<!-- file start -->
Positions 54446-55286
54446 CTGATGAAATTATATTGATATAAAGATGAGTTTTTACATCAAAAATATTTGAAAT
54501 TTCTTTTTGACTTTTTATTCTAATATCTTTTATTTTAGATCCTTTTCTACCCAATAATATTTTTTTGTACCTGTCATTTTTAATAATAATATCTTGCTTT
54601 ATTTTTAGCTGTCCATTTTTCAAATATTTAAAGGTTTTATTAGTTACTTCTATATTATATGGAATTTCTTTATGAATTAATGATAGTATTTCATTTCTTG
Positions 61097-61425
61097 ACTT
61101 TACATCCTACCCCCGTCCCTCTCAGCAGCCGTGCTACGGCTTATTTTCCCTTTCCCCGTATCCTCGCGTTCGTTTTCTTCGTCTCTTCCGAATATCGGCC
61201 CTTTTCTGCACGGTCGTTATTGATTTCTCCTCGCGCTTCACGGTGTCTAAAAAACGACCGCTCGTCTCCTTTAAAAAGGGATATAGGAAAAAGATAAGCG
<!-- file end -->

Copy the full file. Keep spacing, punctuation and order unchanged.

Positions 54446-55286
54446 CTGATGAAATTATATTGATATAAAGATGAGTTTTTACATCAAAAATATTTGAAAT
54501 TTCTTTTTGACTTTTTATTCTAATATCTTTTATTTTAGATCCTTTTCTACCCAATAATATTTTTTTGTACCTGTCATTTTTAATAATAATATCTTGCTTT
54601 ATTTTTAGCTGTCCATTTTTCAAATATTTAAAGGTTTTATTAGTTACTTCTATATTATATGGAATTTCTTTATGAATTAATGATAGTATTTCATTTCTTG
Positions 61097-61425
61097 ACTT
61101 TACATCCTACCCCCGTCCCTCTCAGCAGCCGTGCTACGGCTTATTTTCCCTTTCCCCGTATCCTCGCGTTCGTTTTCTTCGTCTCTTCCGAATATCGGCC
61201 CTTTTCTGCACGGTCGTTATTGATTTCTCCTCGCGCTTCACGGTGTCTAAAAAACGACCGCTCGTCTCCTTTAAAAAGGGATATAGGAAAAAGATAAGCG